The Link Between BMI and Breast Cancer
Before menopause, a higher BMI seems to be protective against breast cancer
Photo by Sk Elena/Shutterstock.com
A recent study published in JAMA Oncology explores the relationship between body mass index and breast cancer, which is the most commonly diagnosed type of cancer in women in the U.S. It also affects younger women more often than other types of cancer. The researchers hope that the study results will lead to a better understanding of the mechanisms and risk factors involved.
Scientists from the Institute of Cancer Research in London combined data from 19 studies. The data includes 758,592 premenopausal women and, among them, 13,082 new cases of breast cancer were diagnosed across an average follow-up period of nine years.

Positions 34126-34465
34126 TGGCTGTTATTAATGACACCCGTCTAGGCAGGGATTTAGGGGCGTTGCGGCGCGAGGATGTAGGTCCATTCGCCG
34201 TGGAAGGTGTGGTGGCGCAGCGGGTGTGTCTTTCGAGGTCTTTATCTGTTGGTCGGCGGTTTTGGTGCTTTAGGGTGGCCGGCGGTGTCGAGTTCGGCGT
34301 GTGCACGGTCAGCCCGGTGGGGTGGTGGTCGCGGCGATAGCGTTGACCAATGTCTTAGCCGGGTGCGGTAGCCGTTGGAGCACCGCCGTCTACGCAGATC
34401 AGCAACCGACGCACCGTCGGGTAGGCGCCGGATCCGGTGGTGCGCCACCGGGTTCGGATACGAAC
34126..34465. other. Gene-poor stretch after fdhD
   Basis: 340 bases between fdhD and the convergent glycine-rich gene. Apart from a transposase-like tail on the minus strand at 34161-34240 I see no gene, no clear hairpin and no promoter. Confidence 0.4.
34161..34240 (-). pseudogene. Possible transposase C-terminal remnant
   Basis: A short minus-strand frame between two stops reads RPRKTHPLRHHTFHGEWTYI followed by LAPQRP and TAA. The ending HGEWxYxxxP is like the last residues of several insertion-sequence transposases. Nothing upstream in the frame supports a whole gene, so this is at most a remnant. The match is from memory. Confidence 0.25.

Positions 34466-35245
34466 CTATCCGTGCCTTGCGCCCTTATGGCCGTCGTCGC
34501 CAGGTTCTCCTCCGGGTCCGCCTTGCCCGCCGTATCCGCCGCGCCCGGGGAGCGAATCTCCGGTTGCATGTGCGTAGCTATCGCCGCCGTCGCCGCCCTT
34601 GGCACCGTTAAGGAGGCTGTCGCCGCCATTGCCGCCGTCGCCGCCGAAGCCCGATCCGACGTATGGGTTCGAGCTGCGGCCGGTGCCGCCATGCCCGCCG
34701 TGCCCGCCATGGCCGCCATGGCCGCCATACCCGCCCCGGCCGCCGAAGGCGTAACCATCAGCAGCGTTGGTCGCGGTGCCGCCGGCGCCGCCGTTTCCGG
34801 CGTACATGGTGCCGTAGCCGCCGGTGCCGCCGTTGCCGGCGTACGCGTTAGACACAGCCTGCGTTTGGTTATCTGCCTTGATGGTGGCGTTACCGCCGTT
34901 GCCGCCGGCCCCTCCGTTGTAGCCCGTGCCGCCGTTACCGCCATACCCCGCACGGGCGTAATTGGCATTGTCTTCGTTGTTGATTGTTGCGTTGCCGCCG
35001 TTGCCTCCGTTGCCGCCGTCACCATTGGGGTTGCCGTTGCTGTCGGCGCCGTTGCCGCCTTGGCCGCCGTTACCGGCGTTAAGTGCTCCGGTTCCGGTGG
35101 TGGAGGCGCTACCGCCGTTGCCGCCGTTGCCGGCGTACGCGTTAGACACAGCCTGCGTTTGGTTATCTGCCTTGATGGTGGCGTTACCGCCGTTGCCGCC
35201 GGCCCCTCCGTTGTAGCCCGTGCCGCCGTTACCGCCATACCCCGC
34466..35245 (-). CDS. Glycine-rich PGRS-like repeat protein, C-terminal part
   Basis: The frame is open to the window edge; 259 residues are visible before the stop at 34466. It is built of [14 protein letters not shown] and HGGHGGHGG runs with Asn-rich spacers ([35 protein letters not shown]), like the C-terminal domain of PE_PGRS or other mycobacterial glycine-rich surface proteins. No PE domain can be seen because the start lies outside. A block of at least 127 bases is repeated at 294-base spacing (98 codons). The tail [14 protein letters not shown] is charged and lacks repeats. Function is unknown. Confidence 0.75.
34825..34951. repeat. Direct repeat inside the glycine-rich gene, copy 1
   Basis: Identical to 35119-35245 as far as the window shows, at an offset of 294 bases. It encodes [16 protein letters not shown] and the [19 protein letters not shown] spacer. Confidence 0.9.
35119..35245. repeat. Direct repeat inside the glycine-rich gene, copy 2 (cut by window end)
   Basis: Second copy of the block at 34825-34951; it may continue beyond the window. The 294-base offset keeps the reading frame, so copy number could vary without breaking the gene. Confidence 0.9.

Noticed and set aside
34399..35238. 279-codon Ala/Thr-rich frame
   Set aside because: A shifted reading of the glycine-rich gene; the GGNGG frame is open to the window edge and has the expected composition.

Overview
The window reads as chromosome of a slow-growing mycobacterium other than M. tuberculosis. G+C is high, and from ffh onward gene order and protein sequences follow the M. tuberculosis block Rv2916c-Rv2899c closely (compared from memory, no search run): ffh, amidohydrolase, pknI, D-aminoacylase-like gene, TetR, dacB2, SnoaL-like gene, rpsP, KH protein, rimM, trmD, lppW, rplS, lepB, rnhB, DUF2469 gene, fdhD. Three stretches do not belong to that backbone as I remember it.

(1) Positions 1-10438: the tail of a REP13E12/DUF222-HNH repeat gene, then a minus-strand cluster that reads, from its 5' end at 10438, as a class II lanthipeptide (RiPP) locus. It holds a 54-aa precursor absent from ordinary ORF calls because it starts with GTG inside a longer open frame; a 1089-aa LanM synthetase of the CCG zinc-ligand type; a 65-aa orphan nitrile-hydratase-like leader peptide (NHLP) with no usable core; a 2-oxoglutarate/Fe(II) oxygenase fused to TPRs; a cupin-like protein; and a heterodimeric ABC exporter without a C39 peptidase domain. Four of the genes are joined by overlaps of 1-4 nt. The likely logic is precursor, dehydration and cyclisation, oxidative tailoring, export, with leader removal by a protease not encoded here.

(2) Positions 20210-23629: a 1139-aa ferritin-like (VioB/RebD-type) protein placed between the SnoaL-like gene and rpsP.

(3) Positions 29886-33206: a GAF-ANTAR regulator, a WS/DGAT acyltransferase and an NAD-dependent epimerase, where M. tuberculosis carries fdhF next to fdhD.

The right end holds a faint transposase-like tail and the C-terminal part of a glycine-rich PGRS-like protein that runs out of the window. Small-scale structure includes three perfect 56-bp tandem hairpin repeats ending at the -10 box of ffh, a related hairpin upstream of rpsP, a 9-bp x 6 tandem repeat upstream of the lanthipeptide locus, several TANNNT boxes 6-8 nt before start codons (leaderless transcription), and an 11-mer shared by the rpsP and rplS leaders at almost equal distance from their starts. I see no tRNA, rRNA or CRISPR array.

A number of risk factors for breast cancer are now known, and one of these is adiposity. This is the amount of fat an individual carries on his or her body.
However, the influence of adiposity — as measured by body mass index — is not as clear-cut.
Before women go through menopause, a higher BMI seems to be protective against breast cancer, and the opposite is true after menopause, at which point a higher BMI starts to increase the risk of breast cancer. Researchers hope that further study on this subject will provide more information on the criteria for risk of the disease.
Learn more at jamanetwork.com/journals/jamaoncology/fullarticle/2685650.